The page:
Q: Put together your fantasy dream band.

Drums: Robert Nelson (brother, his band is Skullshitter)
Guitar: Martin Gore (Depeche Mode)
Keys: Nils Frahm
Bass: Paul Simonon (The Clash)
Vocals: Nick Cave

Q:  What instruments do you play?

Keys and guitar.

Q: If you had to pick one musical instrument to represent you, what would it be and why?

Living in NYC, the closest I get to having a piano at home is my fender Rhodes. It’s therapeutic to come home and play keys that doesn’t require headphones. Some of the keys are chipped, and has some other characteristics that make it not so precious. I relate to things that have dings and dents I suppose.

Q: Your biggest crush is coming to NY for the first time for only one day. What will you take them to see and where will you eat?

Well, first, she’ll be able to ride a bike since it’s the best way to get around the city. Since I am in control of this ideal scenario it’s spring, New Yorkers are feeling alive for the first time in 6 months, and the city’s coming alive, a stroll along the highline has it all converging at once. The battle between man and nature is on full display . The urban decay of life persevering through the cracks and abandoned tracks is ongoing and beautiful. I’m a downtown resident but recently stumbled into Shalel Lounge on the UWS and it was fantastic. Moroccan fare in a discreet, dimly lit basement with little nooks and cozy corners that make you forget you’re in a dimly lit basement. Followed by post-dinner riff raff at Satsko’s Sake Bar in the East Village. Very important place where much was learned over the last decade.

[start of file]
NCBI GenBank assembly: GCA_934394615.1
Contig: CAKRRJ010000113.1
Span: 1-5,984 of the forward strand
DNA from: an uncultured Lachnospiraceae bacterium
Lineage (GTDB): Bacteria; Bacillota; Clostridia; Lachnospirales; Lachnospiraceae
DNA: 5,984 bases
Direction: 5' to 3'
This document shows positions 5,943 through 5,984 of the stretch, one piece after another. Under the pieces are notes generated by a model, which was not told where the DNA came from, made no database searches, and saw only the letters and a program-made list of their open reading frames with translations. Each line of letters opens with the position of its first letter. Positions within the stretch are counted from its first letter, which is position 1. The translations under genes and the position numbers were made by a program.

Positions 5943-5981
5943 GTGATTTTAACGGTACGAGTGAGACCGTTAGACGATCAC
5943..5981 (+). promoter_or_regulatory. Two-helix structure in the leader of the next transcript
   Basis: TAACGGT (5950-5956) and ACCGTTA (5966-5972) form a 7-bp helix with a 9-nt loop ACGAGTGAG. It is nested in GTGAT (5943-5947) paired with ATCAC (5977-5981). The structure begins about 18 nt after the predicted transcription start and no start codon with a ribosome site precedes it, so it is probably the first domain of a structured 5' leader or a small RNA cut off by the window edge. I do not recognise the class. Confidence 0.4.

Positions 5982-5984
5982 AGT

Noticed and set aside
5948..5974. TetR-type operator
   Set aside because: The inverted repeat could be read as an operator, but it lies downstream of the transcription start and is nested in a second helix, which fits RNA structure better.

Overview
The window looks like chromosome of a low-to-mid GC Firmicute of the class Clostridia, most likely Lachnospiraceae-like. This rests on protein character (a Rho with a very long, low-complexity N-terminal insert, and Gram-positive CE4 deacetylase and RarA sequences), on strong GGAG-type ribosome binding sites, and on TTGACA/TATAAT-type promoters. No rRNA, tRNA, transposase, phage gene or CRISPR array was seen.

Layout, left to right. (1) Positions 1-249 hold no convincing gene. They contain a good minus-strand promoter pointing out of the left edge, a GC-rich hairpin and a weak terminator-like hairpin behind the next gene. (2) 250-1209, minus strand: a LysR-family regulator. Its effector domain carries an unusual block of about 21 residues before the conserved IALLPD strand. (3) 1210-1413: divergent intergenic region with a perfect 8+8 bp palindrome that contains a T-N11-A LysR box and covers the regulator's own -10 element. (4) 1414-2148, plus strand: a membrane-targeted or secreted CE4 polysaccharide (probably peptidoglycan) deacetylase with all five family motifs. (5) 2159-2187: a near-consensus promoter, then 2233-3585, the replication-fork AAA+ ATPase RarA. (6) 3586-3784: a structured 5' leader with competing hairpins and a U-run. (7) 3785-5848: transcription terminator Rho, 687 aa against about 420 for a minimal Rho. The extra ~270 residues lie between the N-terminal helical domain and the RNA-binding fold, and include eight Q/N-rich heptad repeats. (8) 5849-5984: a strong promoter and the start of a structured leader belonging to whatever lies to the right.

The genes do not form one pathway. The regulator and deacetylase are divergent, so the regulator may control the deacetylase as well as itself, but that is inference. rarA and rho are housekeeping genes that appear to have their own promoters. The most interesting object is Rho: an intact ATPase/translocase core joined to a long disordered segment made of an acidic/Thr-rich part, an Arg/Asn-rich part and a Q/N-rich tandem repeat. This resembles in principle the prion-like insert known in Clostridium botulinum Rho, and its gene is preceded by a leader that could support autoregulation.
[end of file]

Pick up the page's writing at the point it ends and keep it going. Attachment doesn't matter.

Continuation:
Q: What city would you most want to live in if you had to move from New York?

Hard to imagine another urban dwelling after New York. I’d opt for some space. I hear Portugal is nice.

Q: What item have you recently brought back from a trip that makes you happy?

I went on a camping trip the last weekend on summer and was gifted the fireside acoustic guitar at the end of it.

Q: What is the last book you read that you really connected with?

Bogdanovic by Bogdanovic. Picked it up at the MoMA recently. He designed monuments, mausoleums, cenotaphs. We see these beautiful sculptures all over social media but have little understanding the thoughts behind them. He went back to his work to photograph it years later. It’s a testament to his work through his own eyes.

Curated Playlist

It’s a rollercoaster. It’s the soundtrack for an evening that starts at 7 PM and ramps up through the night to unexpected places then the tranquility of comfort. Then it ends with a song that plays like your alarm clock the next morning.